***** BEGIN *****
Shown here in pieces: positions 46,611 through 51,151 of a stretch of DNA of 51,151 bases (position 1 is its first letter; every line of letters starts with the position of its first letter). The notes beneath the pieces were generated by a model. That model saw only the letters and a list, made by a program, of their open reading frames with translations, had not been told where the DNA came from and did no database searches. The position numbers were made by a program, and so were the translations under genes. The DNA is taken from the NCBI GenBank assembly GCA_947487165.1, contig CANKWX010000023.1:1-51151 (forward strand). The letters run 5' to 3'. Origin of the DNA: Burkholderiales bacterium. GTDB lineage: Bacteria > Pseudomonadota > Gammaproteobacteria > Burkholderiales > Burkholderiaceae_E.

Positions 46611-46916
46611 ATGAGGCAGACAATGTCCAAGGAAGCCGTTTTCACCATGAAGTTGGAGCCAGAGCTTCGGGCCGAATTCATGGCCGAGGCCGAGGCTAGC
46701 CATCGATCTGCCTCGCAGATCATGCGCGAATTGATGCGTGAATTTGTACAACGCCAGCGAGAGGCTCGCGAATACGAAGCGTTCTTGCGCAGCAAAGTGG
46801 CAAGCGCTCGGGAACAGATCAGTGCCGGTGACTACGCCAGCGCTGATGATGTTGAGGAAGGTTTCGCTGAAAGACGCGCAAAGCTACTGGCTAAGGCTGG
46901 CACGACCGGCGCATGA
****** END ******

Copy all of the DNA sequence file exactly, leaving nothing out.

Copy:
Shown here in pieces: positions 46,611 through 51,151 of a stretch of DNA of 51,151 bases (position 1 is its first letter; every line of letters starts with the position of its first letter). The notes beneath the pieces were generated by a model. That model saw only the letters and a list, made by a program, of their open reading frames with translations, had not been told where the DNA came from and did no database searches. The position numbers were made by a program, and so were the translations under genes. The DNA is taken from the NCBI GenBank assembly GCA_947487165.1, contig CANKWX010000023.1:1-51151 (forward strand). The letters run 5' to 3'. Origin of the DNA: Burkholderiales bacterium. GTDB lineage: Bacteria > Pseudomonadota > Gammaproteobacteria > Burkholderiales > Burkholderiaceae_E.

Positions 46611-46916
46611 ATGAGGCAGACAATGTCCAAGGAAGCCGTTTTCACCATGAAGTTGGAGCCAGAGCTTCGGGCCGAATTCATGGCCGAGGCCGAGGCTAGC
46701 CATCGATCTGCCTCGCAGATCATGCGCGAATTGATGCGTGAATTTGTACAACGCCAGCGAGAGGCTCGCGAATACGAAGCGTTCTTGCGCAGCAAAGTGG
46801 CAAGCGCTCGGGAACAGATCAGTGCCGGTGACTACGCCAGCGCTGATGATGTTGAGGAAGGTTTCGCTGAAAGACGCGCAAAGCTACTGGCTAAGGCTGG
46901 CACGACCGGCGCATGA